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Tom Cotton: Schools that teach real history of slavery shouldn't get funding

But the Republican senator has previously argued the government shouldn’t interfere with state and local decisions on education.

By Josh Israel - July 23, 2020
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Sen. Tom Cotton (R-AR)
Sen. Tom Cotton, R-Ark.,speaks during a Senate Armed Services Committee hearing on Capitol Hill in Washington, Thursday, Jan. 25, 2018, on global challenges and U.S. national security strategy. The witnesses were former Secretary of State Henry Kissinger, former Secretary of State George Shultz and former Deputy Secretary of State Richard Armitage.

Sen. Tom Cotton (R-AR) wants to withhold federal funding from school systems that the New York Times’ acclaimed project on the history of slavery in America. This comes despite Cotton’s longstanding position that the federal government should not micromanage state and local decisions when it comes to education.

On Thursday, he introduced the Saving American History Act of 2020, a bill aimed at stripping funding from schools that use the Times’ “1619 Project” in their curriculum.

In a press release, Cotton said his bill would bar any use of federal funds to teach about the project in “K-12 schools or school districts” and punish them by making them “ineligible for federal professional-development grants.”

Like many conservatives, Cotton is unhappy with the Times’ project, which is an ongoing multimedia look at the role slavery has played in the history of what is now the United States. The project, conceived as a wide-ranging examination of the 400 years since the arrival of the first enslaved African people in Virginia, was created mostly by Black contributors.

While some historians have disputed parts of the project, its creator, Nikole Hannah-Jones was awarded the 2020 Pulitzer Prize for commentary for the project. The board praised her “sweeping, provocative and personal essay for the ground-breaking 1619 Project, which seeks to place the enslavement of Africans at the center of America’s story, prompting public conversation about the nation’s founding and evolution.”

At least five school systems have adopted the project for use in their curriculum, including those in Chicago; Buffalo, New York; and Washington, D.C.

“The New York Times’s 1619 Project is a racially divisive, revisionist account of history that denies the noble principles of freedom and equality on which our nation was founded,” Cotton wrote Thursday. “Not a single cent of federal funding should go to indoctrinate young Americans with this left-wing garbage.”

It is not the first time Cotton has criticized the project. Last month, in a speech, he derided it as “the New York Times’s revisionist anti-American history project” and called it “execrable,” without specifying what aspects of it he disputes.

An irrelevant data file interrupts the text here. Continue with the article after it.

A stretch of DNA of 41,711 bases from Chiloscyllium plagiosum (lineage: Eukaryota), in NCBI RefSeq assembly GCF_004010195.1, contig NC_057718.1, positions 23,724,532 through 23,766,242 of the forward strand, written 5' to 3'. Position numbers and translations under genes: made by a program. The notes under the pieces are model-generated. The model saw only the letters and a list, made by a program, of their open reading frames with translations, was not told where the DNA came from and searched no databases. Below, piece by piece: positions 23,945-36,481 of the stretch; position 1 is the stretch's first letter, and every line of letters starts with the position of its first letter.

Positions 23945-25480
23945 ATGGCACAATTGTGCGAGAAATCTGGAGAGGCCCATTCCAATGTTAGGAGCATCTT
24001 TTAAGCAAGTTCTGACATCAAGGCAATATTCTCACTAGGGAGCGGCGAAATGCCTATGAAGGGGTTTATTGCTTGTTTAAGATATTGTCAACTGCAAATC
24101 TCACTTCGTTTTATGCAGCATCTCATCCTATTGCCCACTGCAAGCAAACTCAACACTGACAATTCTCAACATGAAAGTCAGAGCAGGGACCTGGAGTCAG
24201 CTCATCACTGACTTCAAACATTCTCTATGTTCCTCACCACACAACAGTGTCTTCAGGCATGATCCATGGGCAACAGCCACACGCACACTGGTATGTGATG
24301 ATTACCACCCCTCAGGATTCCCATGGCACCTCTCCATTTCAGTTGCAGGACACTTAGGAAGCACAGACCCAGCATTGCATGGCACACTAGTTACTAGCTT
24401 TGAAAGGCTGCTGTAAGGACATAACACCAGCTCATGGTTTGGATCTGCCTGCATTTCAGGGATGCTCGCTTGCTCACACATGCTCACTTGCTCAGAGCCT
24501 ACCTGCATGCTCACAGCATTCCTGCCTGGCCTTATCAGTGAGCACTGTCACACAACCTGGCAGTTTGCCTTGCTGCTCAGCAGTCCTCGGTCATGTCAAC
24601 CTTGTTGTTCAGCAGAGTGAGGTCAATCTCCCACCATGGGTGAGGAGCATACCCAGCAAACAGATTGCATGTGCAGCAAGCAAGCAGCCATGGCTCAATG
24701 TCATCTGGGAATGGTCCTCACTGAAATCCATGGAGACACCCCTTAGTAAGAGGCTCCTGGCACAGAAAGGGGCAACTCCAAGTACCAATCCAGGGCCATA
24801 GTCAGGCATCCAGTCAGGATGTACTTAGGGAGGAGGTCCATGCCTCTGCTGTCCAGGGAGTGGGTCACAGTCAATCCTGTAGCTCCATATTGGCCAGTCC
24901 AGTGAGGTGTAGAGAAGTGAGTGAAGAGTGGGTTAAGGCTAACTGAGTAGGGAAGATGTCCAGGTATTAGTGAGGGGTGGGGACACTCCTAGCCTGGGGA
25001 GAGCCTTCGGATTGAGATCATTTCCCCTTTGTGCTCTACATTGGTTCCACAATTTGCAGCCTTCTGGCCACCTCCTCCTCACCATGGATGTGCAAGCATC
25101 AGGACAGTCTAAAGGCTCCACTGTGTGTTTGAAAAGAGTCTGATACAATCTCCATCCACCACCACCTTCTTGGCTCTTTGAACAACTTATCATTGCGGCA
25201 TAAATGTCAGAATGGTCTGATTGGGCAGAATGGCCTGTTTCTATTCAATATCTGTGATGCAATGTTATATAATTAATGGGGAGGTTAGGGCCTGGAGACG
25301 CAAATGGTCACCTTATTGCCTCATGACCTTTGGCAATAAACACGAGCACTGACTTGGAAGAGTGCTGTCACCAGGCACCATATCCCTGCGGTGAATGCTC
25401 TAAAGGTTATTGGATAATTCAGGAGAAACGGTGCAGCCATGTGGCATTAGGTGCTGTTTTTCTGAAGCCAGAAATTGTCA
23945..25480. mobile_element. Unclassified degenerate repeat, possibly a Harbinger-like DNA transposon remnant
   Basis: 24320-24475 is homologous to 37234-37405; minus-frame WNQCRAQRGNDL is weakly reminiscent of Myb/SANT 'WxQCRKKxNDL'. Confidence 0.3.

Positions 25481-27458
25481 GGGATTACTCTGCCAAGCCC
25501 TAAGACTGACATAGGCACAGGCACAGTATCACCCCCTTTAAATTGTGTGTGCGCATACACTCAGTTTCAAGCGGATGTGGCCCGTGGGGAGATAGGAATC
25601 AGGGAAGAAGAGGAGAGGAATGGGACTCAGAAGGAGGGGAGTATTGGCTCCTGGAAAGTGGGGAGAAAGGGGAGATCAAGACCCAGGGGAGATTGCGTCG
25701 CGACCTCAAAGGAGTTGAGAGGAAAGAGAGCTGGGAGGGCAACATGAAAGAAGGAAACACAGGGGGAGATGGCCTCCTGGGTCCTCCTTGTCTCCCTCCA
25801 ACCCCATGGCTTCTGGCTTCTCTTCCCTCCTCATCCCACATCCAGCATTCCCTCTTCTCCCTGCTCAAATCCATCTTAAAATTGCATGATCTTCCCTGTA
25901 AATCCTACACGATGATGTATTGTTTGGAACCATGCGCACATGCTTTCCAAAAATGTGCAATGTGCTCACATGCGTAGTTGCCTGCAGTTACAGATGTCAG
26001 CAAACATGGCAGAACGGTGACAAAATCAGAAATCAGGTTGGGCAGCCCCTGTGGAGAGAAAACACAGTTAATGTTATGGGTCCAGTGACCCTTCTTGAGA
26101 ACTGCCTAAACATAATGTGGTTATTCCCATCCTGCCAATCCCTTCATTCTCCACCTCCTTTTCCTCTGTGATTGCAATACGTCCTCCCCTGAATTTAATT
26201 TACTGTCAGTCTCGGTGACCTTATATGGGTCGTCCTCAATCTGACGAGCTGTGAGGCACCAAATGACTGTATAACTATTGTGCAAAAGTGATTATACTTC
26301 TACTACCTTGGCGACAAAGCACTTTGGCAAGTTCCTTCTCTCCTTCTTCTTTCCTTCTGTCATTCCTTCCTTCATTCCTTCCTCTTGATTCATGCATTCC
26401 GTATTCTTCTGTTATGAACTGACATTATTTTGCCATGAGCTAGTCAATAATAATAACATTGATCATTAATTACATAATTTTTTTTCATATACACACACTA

But he has previously argued against the federal government meddling in school curricula.

In January 2017, Cotton praised then-Secretary of Education nominee Betsy DeVos as “rightly skeptical of any attempt by Washington to impose social-engineering fads on Arkansas’s parents and teachers.”

The following month, he backed her speedy confirmation, writing, “I have every expectation she’ll return power to Arkansas parents, as I’ve long advocated for.”

In March 2017, he and 10 Senate Republican colleagues introduced a resolution to overturn an Obama-era education accountability regulation.

“Congress has said the states should hold schools accountable for their performance-without Washington bureaucrats looking over their shoulder,” he said in a press release. “And by passing this resolution, we will continue to put power back in the hands of parents and teachers, where it belongs.”

After the resolution passed the GOP-controlled Congress, Cotton cheered, “I’m glad to see Congress push back against this federal overreach. Now states and local communities can decide how best to educate their children.”

Cotton’s own views on race have been repeatedly called into question.

Earlier this week, Cotton told Fox News that anti-racism protesters in Portland, Oregon were “little different from the insurrectionists who seceded from the Union in 1861 in South Carolina and tried to take over Fort Sumter.”

In June, he authored a controversial and error-filled op-ed arguing that U.S. troops should be sent to American cities to “restore order” as protesters marched against systemic racism and police violence.

He also made a racist speech on the Senate floor in June, opposing statehood for the District of Columbia. Noting two Black mayors of the city, Cotton asked “Would you trust Mayor Bowser to keep Washington safe if she were given the powers of a governor? Would you trust Marion Barry?”

Cotton’s office did not immediately respond to an inquiry for this story.

Published with permission of The American Independent Foundation.


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